(Nov. 18, 2009)
The U.S. health care system needs a lot of work, but no one bill before Congress has all the answers. That was the message from a pair of Brody School of Medicine faculty members who discussed federal health care reform measures Tuesday night.
Dr. Charles Willson, clinical professor of pediatrics and chair of the N.C. Health and Wellness Trust Fund Commission; and Dr. Stephen Powell, East Carolina University professor of cardiovascular sciences and a vascular surgeon, took opposing viewpoints on some topics but agreed on several others during a health care reform debate organized by medical students.
Dr. Paul Cunningham, dean of the Brody School of Medicine, was the moderator. The event was held in the Brody Medical Sciences Building.
"We don't have a health care system. We have a sick care system," Willson said. "We have a system perfectly designed to save your life at a cost of hundreds of thousands of dollars."
He also described the health care system as one in which millions of Americans are "one pink slip away" from losing their insurance coverage. "We cannot be the country we can be and ought to be until all our people have access to health care and don't have to worry about going broke."
Powell said the health care reform bill recently passed by the House of Representatives, H.R. 3962, or the Affordable Health Care for America Act, is hastily assembled, crowded with special interest provisions, does nothing to reduce costs and will add to the national debt. He said today's medical students will pay the costs.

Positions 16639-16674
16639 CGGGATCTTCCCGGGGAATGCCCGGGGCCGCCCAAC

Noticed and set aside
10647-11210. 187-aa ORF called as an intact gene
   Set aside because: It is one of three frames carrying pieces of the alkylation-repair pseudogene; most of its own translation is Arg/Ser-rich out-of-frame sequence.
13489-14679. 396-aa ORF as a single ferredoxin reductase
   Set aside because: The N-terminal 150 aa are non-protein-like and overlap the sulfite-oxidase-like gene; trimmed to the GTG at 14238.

He also predicted rationing will occur when people who don't have insurance are able to obtain insurance under the House plan, especially in a health care system that faces high costs and workforce shortages.
"Government health care programs would be forced to severely restrict services, ration care or deny care to save money," Powell said. "Adding more health care in a broken system will accelerate the breakdown of that system ... and lead to a rationing scenario. You can't have something for nothing."
The physicians also seemed to disagree on the question of whether health care is a right.
"Is food a right?" Powell asked. "Is it a right for people to have houses? Is it a right for people to have cars? You cannot have something for nothing."
Willson responded by saying, "I'm not smart enough to know if health care is a right, but I know it's good public policy if all Americans can be afforded the chance to be as healthy as they possibly can."
Both, however, agreed on several points. A limit on non-economic damages in medical malpractice suits is needed, people with pre-existing conditions should be able to buy affordable health insurance, reduce fraud and abuse in Medicare, and promote primary care "medical homes" for patients.
"A place where everyone knows your name," like at "Cheers," the 1980s television tavern, Willson said in describing what a medical home is.
Both also said doctors should play a more active role in making sure lawmakers and the public know more about the health care system, its problems and potential solutions. They also agreed that without change, severe challenges loom.
"We have a recipe for disaster with increasing costs, poor value delivered," Willson said. "We are going to have more and more rationing whether we want it or not."
Before the debate, Dr. Lillian Burke, an ECU oncologist, outlined the daunting numbers facing America's health care system.
The debate was organized by Brody Scholars Josh McKinnon and Ying Zhang. The scholarship program encourages and supports students organizing seminars such as the debate.
The full debate can be seen on ECU-TV (Suddenlink cable channel 99) and online at http://www.ecu.edu/cs-dhs/mts/EcuTv.cfm
today at 4 p.m. and 9 p.m.; Thursday, Nov. 19, at 7 a.m., noon and 10 p.m.; Friday, Nov. 20, and 10 a.m. and 9:30 p.m.; Saturday, Nov. 21, at 9:30 p.m.; and Sunday, Nov. 22, at 9 a.m. and 12:30 p.m.